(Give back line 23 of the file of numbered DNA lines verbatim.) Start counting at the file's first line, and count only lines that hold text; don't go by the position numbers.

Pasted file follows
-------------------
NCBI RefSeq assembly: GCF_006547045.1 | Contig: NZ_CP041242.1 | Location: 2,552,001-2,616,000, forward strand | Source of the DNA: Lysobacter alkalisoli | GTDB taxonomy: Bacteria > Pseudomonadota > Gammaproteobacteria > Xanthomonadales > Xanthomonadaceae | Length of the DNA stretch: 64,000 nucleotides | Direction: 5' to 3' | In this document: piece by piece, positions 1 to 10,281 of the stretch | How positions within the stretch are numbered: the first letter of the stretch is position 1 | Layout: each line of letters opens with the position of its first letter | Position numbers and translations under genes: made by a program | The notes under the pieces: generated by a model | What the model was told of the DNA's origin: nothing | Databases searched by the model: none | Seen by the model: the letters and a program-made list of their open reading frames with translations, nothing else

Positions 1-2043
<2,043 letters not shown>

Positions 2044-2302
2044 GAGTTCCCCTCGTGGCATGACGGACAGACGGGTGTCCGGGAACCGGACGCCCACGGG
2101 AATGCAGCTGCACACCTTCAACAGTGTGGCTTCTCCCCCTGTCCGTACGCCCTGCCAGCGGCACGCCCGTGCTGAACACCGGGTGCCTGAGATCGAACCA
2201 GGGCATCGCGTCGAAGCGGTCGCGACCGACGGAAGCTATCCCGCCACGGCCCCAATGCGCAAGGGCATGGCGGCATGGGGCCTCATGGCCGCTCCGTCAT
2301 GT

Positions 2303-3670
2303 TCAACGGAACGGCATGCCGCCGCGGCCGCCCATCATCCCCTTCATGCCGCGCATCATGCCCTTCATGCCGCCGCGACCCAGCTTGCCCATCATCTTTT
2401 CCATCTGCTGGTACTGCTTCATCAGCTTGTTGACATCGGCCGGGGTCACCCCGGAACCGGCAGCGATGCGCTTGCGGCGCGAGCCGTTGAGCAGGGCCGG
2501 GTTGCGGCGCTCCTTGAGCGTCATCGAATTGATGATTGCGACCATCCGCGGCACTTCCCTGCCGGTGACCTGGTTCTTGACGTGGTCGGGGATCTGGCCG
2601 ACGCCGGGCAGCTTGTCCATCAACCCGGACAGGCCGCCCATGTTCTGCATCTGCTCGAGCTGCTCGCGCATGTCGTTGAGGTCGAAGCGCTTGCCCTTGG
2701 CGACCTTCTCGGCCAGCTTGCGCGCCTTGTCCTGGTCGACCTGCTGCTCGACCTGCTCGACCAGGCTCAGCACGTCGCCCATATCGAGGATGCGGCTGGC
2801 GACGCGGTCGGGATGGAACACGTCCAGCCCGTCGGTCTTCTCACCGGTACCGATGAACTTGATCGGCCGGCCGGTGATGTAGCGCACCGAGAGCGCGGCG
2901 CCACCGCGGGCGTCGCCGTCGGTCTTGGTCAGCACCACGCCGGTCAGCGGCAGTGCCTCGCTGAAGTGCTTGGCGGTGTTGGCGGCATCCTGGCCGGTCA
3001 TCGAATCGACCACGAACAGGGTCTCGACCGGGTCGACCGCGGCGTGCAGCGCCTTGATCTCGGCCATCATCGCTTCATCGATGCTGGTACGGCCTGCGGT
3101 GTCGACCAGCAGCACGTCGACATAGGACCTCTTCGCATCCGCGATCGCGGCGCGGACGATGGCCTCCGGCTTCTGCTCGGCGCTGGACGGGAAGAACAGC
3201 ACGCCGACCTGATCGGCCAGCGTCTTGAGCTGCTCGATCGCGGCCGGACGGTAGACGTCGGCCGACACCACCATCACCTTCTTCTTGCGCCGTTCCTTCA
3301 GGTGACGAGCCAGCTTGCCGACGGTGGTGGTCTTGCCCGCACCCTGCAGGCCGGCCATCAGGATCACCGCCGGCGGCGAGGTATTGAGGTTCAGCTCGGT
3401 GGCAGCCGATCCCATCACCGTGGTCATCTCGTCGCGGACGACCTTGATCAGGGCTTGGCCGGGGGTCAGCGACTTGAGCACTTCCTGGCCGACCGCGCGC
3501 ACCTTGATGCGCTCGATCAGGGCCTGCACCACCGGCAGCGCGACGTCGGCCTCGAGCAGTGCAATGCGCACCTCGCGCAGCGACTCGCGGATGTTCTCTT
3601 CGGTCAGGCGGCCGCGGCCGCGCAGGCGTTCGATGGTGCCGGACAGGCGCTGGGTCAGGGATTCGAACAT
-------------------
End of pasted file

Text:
3601 CGGTCAGGCGGCCGCGGCCGCGCAGGCGTTCGATGGTGCCGGACAGGCGCTGGGTCAGGGATTCGAACAT